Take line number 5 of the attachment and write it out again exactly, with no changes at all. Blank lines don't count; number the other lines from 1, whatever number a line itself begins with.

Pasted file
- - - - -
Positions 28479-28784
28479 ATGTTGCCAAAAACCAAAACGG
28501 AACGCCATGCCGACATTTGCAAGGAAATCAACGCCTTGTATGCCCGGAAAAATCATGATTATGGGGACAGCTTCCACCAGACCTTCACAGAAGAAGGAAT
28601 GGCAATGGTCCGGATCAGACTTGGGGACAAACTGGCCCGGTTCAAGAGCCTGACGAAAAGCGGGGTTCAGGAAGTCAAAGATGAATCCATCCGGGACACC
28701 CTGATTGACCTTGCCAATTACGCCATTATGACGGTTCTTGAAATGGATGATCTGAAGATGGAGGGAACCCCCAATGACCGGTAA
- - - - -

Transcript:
28701 CTGATTGACCTTGCCAATTACGCCATTATGACGGTTCTTGAAATGGATGATCTGAAGATGGAGGGAACCCCCAATGACCGGTAA